Other people seem to handle these situations with relative ease but they bind me up. I think about them later as I’m driving around. They bother me.
And novelty upsets me. I can find my way through the Denver airport because I’ve done it a lot now. But at new airports, I always turn the wrong way, go to the wrong place. When building things from paper directions, I always invert the thing I’m building somehow and need to take it apart and start over – every single time. In fitness classes, I am constantly doing exactly the reverse of the instructor – going left when I should go right.
Is it merely neuroticism? I tend to think not. But all this worry over small, unimportant social matters leads to a big epistemic question about diagnosis. Let’s assume for a second that I’m right, and that I “have” Asperger’s disorder. Do I experience these social deficits because I have it, or do I have it because I experience these deficits?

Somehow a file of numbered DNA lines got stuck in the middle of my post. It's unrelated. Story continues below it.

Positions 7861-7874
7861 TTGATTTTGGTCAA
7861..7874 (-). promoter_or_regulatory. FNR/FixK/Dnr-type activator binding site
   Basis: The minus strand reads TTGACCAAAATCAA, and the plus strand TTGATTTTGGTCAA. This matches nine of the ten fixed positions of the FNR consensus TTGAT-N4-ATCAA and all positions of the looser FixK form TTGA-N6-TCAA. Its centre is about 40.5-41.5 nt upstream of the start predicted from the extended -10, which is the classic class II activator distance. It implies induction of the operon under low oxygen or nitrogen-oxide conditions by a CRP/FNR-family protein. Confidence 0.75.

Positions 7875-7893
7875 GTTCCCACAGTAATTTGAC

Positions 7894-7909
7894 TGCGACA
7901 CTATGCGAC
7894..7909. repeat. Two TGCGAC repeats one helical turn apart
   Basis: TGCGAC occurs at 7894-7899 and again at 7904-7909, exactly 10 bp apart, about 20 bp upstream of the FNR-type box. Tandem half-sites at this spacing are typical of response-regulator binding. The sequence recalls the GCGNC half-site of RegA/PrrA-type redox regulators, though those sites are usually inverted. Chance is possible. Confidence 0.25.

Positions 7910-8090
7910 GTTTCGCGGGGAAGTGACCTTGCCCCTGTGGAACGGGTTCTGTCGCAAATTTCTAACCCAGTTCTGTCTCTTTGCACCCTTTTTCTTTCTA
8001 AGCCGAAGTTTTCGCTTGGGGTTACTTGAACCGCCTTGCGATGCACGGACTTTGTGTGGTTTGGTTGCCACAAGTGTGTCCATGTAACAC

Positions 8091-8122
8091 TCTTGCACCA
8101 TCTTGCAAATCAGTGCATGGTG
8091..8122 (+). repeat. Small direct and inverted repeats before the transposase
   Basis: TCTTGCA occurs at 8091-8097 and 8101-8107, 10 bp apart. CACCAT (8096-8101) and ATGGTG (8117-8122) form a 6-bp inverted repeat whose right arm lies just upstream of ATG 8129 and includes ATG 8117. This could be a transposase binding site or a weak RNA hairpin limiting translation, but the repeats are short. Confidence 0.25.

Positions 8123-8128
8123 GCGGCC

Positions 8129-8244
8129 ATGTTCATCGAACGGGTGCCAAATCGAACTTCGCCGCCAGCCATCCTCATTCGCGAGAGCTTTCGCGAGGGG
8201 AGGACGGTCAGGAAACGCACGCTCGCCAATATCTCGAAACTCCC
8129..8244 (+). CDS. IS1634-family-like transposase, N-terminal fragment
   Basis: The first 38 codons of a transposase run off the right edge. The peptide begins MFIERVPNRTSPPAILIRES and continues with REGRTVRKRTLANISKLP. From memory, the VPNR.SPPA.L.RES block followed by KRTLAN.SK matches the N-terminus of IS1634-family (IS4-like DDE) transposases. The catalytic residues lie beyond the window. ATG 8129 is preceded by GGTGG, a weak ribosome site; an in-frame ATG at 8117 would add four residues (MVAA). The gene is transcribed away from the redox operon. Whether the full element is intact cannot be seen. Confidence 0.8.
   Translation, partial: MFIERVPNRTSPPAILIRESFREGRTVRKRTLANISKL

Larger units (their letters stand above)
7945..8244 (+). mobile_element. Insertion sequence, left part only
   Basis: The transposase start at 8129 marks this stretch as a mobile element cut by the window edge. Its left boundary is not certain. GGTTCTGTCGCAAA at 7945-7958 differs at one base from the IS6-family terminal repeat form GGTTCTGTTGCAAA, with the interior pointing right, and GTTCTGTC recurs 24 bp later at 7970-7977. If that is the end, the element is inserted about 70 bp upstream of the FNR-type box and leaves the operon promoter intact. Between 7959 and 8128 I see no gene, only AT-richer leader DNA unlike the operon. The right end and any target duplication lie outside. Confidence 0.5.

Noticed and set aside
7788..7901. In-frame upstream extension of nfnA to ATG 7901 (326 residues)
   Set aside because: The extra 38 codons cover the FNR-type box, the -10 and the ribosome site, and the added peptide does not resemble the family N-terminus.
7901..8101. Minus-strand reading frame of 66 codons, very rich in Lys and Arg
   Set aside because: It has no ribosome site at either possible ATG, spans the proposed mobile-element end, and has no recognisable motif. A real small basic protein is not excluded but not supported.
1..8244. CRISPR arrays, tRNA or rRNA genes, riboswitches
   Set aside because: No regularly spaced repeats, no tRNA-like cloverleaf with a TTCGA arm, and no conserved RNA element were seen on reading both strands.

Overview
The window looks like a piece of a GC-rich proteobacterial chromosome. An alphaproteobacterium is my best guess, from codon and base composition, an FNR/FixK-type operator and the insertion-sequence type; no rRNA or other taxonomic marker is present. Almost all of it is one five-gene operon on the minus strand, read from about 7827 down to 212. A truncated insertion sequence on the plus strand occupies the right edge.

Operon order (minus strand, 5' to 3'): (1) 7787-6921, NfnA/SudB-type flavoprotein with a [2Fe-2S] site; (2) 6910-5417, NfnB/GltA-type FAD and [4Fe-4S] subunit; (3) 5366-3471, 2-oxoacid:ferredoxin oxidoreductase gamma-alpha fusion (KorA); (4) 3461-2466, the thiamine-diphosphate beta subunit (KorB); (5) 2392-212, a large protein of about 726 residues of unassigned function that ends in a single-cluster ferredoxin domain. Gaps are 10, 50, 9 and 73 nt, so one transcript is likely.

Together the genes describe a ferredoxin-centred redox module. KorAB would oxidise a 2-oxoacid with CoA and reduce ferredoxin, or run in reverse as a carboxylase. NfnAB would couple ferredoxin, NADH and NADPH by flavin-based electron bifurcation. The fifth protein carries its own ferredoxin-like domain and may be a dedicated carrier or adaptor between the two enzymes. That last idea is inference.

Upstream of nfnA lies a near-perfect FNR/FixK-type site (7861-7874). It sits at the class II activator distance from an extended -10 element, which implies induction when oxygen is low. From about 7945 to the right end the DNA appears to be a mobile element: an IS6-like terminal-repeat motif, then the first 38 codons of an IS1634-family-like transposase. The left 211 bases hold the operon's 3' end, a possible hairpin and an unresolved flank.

When the DSM IV TR was first published, it arrived on the scene with the second assumption foremost in its epistemology. It is a classification manual, by which we can group observations into categories. People who have trouble learning social skills by observation as well as certain other patterns of deficits we group under the heading “Asperger’s disorder.” They have the disorder because they have the patterns of deficits. The manual makes no claims about the underlying etiology of the disorder. It could be biological, sociological or psychological in origin and meet the criteria equally well. It could be curable or incurable. So might brain might be working differently. I might just be confused because I’m bi-cultural – I grew up in a foreign country. Or my upbringing or personal circumstances might have lead me to over-identify with my intellect and neglect social interactions. In any case, were I to meet the criteria for this disorder, I would “have” it.
Having it in this way might not be terribly confining. I could meet the criteria today and grow out of them tomorrow. In fact, I suspect I’ve learned enough of how to get by that a sane psychologist would have a hard time saying I experience enough dysfunction to have Asperger’s.